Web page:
I open the shop the moment the sunlight touches the leaves of the oak tree outside. If it’s rainy, I don’t open it at all. In the winter, I open late. I’ve explained my system a few times, especially to annoyed customers who came too early and had to wait. They told me that my policy is bad business.
I told them that dreams are temperamental and never run by a clock.
A young couple is waiting outside when I unlock the doors. She’s never had a dream, they tell me. He’s going to buy her one. I can already tell he’s going to spend too much on this date, so I leave them to browse and go back to the counter to measure out and fill another glass rose to replace the one they’re going to buy. A box, one of the patterned kind with sweet-smelling sandalwood and mint oil rubbed into the joints, would be the most economical choice—and a more practical gift for a first date—but the glass roses are flashy and romantic. The way he’s working to impress her, he might just end up with a whole bouquet.
My bell rings again, and I look up. My heart falls, and the cheerful morning dims as an older gentlemen with a flower in his buttonhole wanders in. He looks as though he doesn’t want to be here, not again, and I wish with all my heart that he wasn’t. But I smile anyway. “Morning, Simon. How’re the tulips?”
He shrugs, not quite looking at me. His eyes roam the boxes and jars littering my shelves, straying to the couple in the corner looking at the roses. “Just fine. I’ll take my usual, thanks.”
I bite my tongue before I can tell him no. His usual. A dream about his dead wife, a way to bring her back into his arms for a few hours. Seven years he’s been coming to me. I want to tell him that he’s wasting his money, that he needs to let her go now. But I don’t like to meddle. Instead I say softly, “It’s in the back.”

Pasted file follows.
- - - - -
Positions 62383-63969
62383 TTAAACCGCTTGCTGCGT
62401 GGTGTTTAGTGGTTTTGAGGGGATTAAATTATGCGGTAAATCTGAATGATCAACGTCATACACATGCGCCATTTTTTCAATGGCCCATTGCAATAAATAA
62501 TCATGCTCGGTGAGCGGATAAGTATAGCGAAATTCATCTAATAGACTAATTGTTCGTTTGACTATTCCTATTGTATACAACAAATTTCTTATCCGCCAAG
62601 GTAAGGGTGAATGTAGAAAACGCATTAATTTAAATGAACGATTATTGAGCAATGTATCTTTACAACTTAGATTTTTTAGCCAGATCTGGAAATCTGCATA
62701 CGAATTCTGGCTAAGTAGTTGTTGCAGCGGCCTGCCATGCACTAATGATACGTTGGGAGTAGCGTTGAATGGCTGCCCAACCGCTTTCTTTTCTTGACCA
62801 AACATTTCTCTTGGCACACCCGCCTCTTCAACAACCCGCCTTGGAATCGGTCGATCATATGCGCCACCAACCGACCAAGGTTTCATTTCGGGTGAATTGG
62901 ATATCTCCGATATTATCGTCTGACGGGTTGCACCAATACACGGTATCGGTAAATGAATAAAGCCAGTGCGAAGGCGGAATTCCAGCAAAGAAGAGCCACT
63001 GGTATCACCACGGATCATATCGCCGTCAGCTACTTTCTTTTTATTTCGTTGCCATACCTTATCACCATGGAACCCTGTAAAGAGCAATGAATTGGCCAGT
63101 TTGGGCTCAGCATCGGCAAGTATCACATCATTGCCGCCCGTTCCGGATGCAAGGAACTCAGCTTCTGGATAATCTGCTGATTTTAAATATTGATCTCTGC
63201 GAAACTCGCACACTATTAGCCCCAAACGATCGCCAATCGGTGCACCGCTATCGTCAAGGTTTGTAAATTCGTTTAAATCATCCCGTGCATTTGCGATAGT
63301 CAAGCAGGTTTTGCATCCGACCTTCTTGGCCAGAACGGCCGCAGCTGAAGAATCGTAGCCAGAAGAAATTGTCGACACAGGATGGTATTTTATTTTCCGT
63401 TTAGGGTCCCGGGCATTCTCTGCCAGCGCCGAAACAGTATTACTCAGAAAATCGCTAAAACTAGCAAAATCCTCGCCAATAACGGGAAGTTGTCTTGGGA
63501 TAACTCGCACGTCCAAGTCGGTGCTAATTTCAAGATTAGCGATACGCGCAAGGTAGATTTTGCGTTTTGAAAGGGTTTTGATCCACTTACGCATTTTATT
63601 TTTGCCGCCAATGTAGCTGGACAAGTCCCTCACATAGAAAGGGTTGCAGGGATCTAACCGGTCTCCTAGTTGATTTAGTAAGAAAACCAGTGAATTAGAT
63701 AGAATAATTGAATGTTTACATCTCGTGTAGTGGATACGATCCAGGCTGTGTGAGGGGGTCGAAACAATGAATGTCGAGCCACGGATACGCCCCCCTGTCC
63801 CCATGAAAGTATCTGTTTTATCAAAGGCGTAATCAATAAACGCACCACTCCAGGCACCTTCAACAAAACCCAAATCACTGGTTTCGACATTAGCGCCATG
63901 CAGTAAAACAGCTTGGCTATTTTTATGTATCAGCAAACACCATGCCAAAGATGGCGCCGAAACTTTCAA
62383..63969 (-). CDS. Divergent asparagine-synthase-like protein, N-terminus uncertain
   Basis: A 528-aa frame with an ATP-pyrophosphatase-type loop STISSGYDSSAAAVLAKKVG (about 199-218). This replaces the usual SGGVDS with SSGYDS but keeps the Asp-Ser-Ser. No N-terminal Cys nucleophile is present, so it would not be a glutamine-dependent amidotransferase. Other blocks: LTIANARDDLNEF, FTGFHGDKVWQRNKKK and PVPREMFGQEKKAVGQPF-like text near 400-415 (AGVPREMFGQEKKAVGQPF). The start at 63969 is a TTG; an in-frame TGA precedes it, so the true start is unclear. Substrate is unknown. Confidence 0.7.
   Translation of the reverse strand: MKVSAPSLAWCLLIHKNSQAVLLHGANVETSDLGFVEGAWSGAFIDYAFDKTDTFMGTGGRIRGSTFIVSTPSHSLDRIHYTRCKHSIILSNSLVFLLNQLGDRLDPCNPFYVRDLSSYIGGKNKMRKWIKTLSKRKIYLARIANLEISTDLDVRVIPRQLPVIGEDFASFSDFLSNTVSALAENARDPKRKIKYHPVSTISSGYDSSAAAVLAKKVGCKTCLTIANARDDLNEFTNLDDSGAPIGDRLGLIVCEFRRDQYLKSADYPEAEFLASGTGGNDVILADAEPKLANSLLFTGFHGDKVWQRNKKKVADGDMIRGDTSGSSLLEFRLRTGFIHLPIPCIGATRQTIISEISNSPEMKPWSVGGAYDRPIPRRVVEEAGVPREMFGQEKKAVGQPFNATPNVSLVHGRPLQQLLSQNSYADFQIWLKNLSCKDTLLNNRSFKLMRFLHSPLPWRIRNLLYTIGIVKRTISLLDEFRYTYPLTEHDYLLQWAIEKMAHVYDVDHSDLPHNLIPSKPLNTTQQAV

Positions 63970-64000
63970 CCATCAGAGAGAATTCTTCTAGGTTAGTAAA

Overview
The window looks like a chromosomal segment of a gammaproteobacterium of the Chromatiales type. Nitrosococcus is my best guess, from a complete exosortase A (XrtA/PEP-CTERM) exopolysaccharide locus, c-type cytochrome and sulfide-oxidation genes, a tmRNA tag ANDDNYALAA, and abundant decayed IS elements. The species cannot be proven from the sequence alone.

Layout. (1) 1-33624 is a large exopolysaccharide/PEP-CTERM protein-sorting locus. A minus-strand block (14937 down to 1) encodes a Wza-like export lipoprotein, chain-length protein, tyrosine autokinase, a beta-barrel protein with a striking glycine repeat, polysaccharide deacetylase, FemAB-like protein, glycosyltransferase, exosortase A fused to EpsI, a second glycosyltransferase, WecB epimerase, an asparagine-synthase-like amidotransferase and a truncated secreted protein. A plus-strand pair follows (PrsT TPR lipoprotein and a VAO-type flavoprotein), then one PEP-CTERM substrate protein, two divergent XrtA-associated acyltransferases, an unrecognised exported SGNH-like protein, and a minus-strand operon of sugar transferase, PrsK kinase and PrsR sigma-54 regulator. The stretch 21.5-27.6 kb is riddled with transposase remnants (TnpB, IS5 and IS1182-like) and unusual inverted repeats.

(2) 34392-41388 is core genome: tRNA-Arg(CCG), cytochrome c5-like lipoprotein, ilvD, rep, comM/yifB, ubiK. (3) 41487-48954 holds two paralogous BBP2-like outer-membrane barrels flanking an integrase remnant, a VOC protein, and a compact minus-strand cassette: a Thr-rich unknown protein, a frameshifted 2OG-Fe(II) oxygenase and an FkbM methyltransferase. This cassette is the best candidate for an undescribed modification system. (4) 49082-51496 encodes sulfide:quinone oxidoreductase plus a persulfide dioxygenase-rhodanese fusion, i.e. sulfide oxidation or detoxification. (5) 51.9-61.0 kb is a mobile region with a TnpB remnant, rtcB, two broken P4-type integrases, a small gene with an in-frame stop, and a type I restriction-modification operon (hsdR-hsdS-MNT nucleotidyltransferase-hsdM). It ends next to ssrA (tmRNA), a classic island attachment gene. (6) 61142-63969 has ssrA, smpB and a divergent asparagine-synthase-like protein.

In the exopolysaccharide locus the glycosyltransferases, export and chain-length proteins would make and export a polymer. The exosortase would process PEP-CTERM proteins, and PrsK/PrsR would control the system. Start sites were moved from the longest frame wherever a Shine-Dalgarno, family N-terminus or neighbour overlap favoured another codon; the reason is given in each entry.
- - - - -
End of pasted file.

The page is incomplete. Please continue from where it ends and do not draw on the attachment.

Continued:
He nods, still looking at the couple with the roses. I think they’ve chosen one now. She’s blushing.
I disappear into the back and mix the dream. A dash of memory, a bit of mint, a little stardust, some lily pollen. Dreams are easy. I’ve been making them since I was twelve. My shop sells everything but nightmares. I’ve even dabbled in foreshadowing.
But I don’t want to sell this one. I hesitate, stirring the contents absently, then do something that I never, never do.
I meddle. I interfere. I shouldn’t, but I can’t help it anymore. A dusting of powdered willow leaves changes the shape of the dream, and I wrap it up quickly before I can change my mind. It will be a good dream, one that will wake him smiling, but it won’t be about his wife.
It will be about the life he still has left. About the grandchildren that bring him cookies every Saturday. About the next door neighbor that smiles at him. About sunshine, wind that smells of apple blossoms, and fishing on the lake with his grandson. About the high school sweetheart he’d very nearly forgotten about.
He might bring it back tomorrow, might complain that it wasn’t what he wanted, and I’ll give him a refund and my apologies. But I can’t give him the dream he wants. Not this time.